No, the problem, I think, is that director Edgerton just decided to use everything he shot, giving very little thought to when a scene could be cut so that the payoff doesn’t continue to hit you on the head, long after you’ve been satisfied by it.  Perhaps Joel Edgerton, who wrote and directed the much underrated film “The Gift” should have given his brother some much needed advice.

Film Review: “A Wrinkle in Time”

A Wrinkle in Time

Starring: Storm Reid, Oprah Winfrey and Reese Witherspoon
Directed By: Ava DuVernay
Rated: PG
Running Time: 109 minutes
Walt Disney Studios Motion Pictures

Disney has had no problems taking a few risks here and there, especially since their Marvel and Star Wars properties guaranteeing the studio an easy half billion dollars (at the very least) every time one is dropped. So it’s understandable that they can make a calculated gamble or two on tricky creative properties. With “A Wrinkle in Time,” the movie studio certainly rolled the dice with a very well-known, but difficult to transcribe, story. Unfortunately, Disney has rolled snake eyes.

By no means would it be easy for anyone to take the most frequently challenged pieces of literature of the 20th century and turn it into a big budget visual delight for mainstream audiences. The book’s blending of Christian spirituality and grounded science are a complicated combination that creates a fear for movies producers when it comes to potentially upsetting several groups. Writers had to not only conjure something enlightening and mentally stimulating, but have it be void of controversial thesis statements about life. Of course if you don’t know anything about the book, you’ll be confused on how the film handled that narrative regardless.

Meg Murry’s (Reid) father, Dr. Alex Murry (Chris Pine), has been missing for several years. Many believe he simply abandoned Meg, her brother Charles (Deric McCabe), and their mom. But others believe something planetary happened because of Dr. Murry’s pursuit and interest in interdimensional travel. He had a theory about the brain being able to traverse universes and being able to move from locale to locale with the use of the mind’s focus. It’s a lot of exposition and scientific theory to take in already; it doesn’t help that “A Wrinkle in Time” quickly ushers in three astral travelers, each with a specific quirk and power.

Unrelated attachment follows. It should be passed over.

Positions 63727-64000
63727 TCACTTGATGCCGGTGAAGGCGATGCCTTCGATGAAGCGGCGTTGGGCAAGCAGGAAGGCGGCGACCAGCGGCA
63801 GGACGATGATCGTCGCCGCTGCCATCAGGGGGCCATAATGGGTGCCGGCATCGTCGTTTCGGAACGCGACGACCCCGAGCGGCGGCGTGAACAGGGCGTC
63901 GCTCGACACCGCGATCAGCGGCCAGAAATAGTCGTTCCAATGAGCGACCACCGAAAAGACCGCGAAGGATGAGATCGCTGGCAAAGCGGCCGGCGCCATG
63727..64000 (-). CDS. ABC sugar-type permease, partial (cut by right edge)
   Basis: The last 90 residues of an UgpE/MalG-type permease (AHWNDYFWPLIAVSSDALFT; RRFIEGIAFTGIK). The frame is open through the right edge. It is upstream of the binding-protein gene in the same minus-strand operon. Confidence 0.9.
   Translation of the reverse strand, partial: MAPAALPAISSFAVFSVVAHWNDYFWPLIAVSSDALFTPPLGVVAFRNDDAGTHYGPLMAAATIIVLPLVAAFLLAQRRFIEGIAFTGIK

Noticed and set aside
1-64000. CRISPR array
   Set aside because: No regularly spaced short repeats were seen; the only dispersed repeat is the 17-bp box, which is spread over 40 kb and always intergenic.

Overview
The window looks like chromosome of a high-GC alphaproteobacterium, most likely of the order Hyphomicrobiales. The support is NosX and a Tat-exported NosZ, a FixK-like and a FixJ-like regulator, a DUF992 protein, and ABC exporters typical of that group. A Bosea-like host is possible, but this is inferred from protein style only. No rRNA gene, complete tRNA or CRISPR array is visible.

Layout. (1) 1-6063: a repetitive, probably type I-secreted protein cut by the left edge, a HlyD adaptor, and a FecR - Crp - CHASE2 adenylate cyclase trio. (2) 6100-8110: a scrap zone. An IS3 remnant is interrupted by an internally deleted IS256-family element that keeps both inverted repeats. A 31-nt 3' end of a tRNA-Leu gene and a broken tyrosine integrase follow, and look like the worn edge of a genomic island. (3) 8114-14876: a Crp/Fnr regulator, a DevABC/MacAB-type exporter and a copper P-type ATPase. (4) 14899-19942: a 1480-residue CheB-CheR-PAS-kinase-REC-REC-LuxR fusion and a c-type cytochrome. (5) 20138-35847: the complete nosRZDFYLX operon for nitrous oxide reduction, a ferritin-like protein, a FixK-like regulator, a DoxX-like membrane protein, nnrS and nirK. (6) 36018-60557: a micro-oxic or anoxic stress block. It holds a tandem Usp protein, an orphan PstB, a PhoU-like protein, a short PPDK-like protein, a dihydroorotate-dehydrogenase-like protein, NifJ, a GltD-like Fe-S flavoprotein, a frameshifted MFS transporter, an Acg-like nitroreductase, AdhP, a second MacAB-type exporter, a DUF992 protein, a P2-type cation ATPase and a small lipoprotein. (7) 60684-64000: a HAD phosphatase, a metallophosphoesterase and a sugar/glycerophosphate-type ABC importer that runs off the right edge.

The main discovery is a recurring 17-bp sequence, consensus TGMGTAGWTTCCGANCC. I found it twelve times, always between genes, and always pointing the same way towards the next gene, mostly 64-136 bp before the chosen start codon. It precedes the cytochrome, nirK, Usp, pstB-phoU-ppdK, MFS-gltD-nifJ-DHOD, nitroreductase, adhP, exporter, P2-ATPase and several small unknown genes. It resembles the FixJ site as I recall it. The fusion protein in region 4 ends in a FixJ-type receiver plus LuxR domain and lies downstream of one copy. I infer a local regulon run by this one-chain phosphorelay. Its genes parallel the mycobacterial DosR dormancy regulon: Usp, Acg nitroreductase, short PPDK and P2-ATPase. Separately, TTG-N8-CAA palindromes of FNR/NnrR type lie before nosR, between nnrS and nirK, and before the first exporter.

At about the halfway mark, I began to wonder if “A Wrinkle in Time” was more concerned with telling rather than showing. I also questioned the film’s direction because at this point, I felt nothing for any of the characters on their journey. Sure Meg and Charles feel slighted by their father, who they’re ultimately searching for, but outside of those abandonment issues, there’s not much there for viewers to latch on to. It doesn’t help that much of the emotional core of the movie is derailed by having to shoehorn in a new character every five minutes.

The movie really doesn’t work until the final act, after we’ve had to suffer through a lot of confusing tone changes, half-hearted story beats and dead end CGI spectacles. I believe the final act only works because the movie finally embraces the concept of alternate realities and begins treating Meg like the adult she’s maturing into. Although it could have paid off more if we got more time with the characters being themselves instead of reciting exposition and acting wooden in the face of extraordinary circumstances.

I remember reading “A Wrinkle in Time” back in sixth grade as an assignment. It came after a class reading of “The Lion, the Witch and the Wardrobe.” My recollection of the book itself is fuzzy, but I remember having to reread an entire chapter because I felt like I had just tried to digest algebra for the first time. Disney tried to adapt “A Wrinkle in Time” back in 2003 and it was met negatively. It looks like they’ll have to try for a third time in about 15 years.

Film Review – Molly’s Game

The twentieth century saw a lot of American Dreams coming true. In the twenty-first century, there are a very few people who could see that happen. The online casino business sounds like routine today, but years back a young female started on a risky mission on a big stake Poker game, exposing herself to some trouble and unwanted attention. Read this exhaustive review by Jackpot Fruity to know more about the movie. Jackpot Fruity brings to you the review of the latest movie based on the Molly Bloom- the Olympic skier and what it meant to the world.

The Artists

The casting seems appropriate, with Jessica Chastain playing the role of Molly Bloom. Some critics say that this is the best role of her career till now. Other actors including Idris Elba, Kevin Costner, and Michael Cera have played important roles in a well-defined manner.

 The Poker Story Is for Real